Rose Dykins explores Germany’s financial capital on foot and finds maze-like art galleries and blind tour guides.
Begin at the 200-metre-tall Main Tower, the only skyscraper in Frankfurt that the public is allowed to climb. If you can, arrive early to avoid long queues. Entry is €5 and there are airport-style security checks, but the view of the city from the 56th floor is an excellent way to get your bearings. Look out for the “green belt” introduced in 1800 by Napoleon Bonaparte, who knocked down the town’s medieval fortifications and replaced them with trees and grassy spaces. If you have time, stop for a coffee at the Main Tower restaurant on the 53rd floor. The tower (maintower.de) is open Sun-Thurs 10am-9pm, Fri and Sat 10am-11pm. (Closes two hours earlier in winter.) After leaving, cross the road and pop into the Frankfurt Sparkasse bank (47-53 Neue Mainzer Strasse). Inside is a scale model of Frankfurt’s Old Town as it was before the Second World War. It will remain here until September 30, before finding a permanent home in Frankfurt’s History Museum when it opens in 2014.
With Main Tower on your right, walk along Neue Mainzer Strasse before turning right on to Grosse Bockenheimer Strasse. Turn left when you reach Borsenstrasse, then take the first right. Here you’ll find Frankfurt Stock Exchange, a beautiful neo-Renaissance building with columns, statues and cherubs peeking down at you from above. The Stock Exchange accounts for 90 per cent of turnover in the German market and, as of May this year, floor trading was abolished and it is now done entirely through electronic securities trading system Xetra. There is a visitor’s centre and gallery inside with interactive displays and information about exchange trading. Outside, you’ll see bronze statues of a bull and a bear – as bears attack downward and bulls upward, +the statues stand as metaphors for share fluctuations – and bustling food stalls that offer beers and snacks every Friday.
Open Mon-Fri 9am-5pm. Bookings necessary. Tel +49 692 1111 515; deutsche-boerse.com
Turn right past the bear and bull, then left. Continue past Galeria Kaufhof, taking time to enjoy the vibrant shops. Turning right at the white granite fountain, the towering red sandstone of St Bartholomew’s Cathedral will come into view. Walk 500 metres towards it, then turn right and go past the archeological gardens that contain Roman and medieval remains. Continue on to Romer Square, where the partially thatched buildings were reconstructed in the 1980s to look as they did before the Second World War – note the symbolic phoenix mosaic on the side of City Hall. If you’re hungry, head to Schwarser Stern in the southeast corner and try Frankfurt specialities from €10 – grune sosse is a creamy green sauce made with seven herbs, traditionally served with boiled eggs and potatoes. Apfelwein is Frankfurt’s signature drink – it tastes a lot like a strong cider. Try one here for €4.40. Visit schwarzerstern.de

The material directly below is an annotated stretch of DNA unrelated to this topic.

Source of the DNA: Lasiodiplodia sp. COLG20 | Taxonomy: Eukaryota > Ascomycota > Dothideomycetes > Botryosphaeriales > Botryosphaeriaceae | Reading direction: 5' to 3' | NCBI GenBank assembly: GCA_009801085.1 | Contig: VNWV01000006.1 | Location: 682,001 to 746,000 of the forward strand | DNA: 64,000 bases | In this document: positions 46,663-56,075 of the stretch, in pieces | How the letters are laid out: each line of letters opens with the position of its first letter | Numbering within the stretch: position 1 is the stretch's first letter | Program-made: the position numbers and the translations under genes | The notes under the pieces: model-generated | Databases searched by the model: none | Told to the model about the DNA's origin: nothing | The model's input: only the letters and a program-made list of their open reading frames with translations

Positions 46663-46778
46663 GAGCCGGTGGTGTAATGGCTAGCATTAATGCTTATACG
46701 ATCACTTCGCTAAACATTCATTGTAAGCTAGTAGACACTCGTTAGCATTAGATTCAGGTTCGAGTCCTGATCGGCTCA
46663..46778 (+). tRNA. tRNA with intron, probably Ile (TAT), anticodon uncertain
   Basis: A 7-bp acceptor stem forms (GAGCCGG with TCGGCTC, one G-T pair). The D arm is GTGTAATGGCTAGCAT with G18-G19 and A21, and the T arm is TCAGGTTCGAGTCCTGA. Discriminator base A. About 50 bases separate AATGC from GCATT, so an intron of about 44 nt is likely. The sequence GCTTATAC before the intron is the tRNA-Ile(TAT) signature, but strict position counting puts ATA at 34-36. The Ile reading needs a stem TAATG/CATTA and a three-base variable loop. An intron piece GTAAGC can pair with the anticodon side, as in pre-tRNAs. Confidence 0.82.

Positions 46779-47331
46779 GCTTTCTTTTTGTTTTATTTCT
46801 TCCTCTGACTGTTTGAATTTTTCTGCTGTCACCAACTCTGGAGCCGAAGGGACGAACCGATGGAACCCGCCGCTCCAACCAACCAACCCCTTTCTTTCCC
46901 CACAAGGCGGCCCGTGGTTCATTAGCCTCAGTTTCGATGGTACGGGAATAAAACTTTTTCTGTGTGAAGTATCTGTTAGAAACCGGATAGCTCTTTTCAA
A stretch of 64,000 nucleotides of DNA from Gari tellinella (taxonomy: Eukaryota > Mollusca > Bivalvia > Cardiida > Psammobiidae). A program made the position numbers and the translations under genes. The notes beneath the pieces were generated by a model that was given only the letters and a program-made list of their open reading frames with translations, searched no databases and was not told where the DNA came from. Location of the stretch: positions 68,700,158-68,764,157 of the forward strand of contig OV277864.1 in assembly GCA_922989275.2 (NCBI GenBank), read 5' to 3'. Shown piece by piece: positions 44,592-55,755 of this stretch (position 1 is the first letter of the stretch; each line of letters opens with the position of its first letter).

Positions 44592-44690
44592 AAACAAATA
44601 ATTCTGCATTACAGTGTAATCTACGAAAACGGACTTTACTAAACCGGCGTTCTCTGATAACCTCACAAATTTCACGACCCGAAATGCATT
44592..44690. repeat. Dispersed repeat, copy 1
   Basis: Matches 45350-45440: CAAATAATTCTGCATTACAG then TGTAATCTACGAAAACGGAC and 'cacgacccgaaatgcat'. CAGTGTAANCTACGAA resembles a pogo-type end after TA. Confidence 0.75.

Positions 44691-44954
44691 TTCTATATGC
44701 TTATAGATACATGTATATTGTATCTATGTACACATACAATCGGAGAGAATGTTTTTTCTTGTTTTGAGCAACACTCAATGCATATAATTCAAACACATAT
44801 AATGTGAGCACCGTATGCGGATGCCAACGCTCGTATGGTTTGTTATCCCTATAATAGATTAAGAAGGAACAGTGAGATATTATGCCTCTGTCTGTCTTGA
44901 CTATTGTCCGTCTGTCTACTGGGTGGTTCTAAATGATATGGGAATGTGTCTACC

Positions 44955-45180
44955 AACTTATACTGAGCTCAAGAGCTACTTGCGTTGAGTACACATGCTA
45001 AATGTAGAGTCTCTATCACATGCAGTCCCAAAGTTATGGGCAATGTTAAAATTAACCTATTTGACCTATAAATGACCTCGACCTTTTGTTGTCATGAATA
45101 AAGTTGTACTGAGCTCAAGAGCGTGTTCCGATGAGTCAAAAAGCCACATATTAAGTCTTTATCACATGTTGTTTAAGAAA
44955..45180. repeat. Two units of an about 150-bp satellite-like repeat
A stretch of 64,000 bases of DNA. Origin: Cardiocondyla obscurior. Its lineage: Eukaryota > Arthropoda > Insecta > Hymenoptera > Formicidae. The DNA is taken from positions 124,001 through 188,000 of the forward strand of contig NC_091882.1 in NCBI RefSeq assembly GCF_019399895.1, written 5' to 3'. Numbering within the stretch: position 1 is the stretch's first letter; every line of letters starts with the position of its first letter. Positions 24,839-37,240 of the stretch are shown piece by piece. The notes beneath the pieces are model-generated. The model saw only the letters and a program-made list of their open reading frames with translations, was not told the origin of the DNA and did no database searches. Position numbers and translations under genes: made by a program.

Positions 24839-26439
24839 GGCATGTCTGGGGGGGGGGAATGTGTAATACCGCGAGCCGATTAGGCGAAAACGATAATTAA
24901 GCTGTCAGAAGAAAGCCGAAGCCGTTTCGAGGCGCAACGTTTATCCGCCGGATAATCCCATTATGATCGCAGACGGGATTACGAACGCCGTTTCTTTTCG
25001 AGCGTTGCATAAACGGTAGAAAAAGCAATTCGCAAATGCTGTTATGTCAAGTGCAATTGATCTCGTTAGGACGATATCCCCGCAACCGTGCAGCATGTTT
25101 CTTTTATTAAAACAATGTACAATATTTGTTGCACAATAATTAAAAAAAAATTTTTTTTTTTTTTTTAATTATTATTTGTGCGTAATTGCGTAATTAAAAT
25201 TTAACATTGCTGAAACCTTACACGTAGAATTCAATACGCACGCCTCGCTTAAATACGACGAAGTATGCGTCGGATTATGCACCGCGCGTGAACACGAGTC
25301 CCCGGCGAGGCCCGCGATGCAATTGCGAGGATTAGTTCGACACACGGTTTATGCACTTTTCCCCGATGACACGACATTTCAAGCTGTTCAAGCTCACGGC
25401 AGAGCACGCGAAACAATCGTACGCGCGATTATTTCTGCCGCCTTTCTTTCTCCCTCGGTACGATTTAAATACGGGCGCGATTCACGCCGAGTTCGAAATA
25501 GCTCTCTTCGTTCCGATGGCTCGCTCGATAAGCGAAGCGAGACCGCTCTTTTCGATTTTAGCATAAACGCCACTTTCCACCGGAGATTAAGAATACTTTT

Museum Fur Moderne Kunst
Leave Romer Square via Braubachstrasse, turn right and continue to Museum Fur Moderne Kunst (MMK). Once inside, it feels a bit like being in an M C Escher drawing – you reach exhibitions by random staircases, forgetting where you started. The museum is currently celebrating its 20th anniversary with a special exhibition called “MMK 1991-2011: 20 Years of Presence”, which displays iconic pieces from the permanent collection until October 9. Visit the third floor for American pop art, with pieces by Warhol and Lichtenstein, and you can’t miss Katharina Fritsch’s Tischgesellschaft (left) on the second floor. This sinister piece has become a trademark of the MMK, and makes a bold statement about uniformity and isolation. On the same floor, Bill Viola’s video installation The Stopping Mind will make you jump out of your skin. Entry is €12 (€5 after October 9).
Open Tues and Thurs-Sun 10am-6pm, Wed?10am-8pm. Visit mmk-frankfurt.de
Walk back down Braubachstrasse and take the number 11 tram from the Romer/Paulskirche stop on Neue Krame. Travel for less than ten minutes, disembark at Ostendstrasse and cross the road to reach Dialogmuseum.?The venue offers fascinating interactive experiences that open your eyes to the importance of communication and understanding others. “Dialogue in the Dark” involves being led through a pitch-black exhibition by a blind guide – whom you never actually see in the light. You must listen to them and follow their instructions about how to travel through the experience with the aid of a cane. Prepare to feel a little frustrated and helpless – it really hits home that if you don’t speak up, it’s as if you don’t exist – but the session is challenging and thought-provoking. The experience costs €14 for one hour.
Open Tues-Fri 9am-5pm, Sat and Sun 11am-7pm. Bookings must be made in advance and are available in English. Tel +49 699 0432 144. Visit dialogmuseum.de
Im Herzen Afrikas
From the Ostendstrasse tram stop directly outside Dialogmuseum, take the number 11 tram in the opposite direction for 15 minutes and disembark at Weser/Munchener Strasse. Cross the road, walk down Wesserstrasse, then cross Gutleutstrasse to find Im Herzen Afrikas at number 13, a fun African restaurant. You can opt for the cushioned area, where you’re asked whether you’d like to “sit or lie”, or next door, where the floor is covered in white sand. The canopied walls and ceiling, the lantern-lit tables and the African high life music all give the place a stimulating atmosphere, and the food is delicious, with good vegetarian options. Try ful – beans with paprika, onions, tomatoes, feta and oil, and a dessert of sweet yoghurt with raisins and couscous. Two courses €10.
Open 6pm until late. Visit im-herzen-afrikas.de
Go to frankfurt-tourismus.de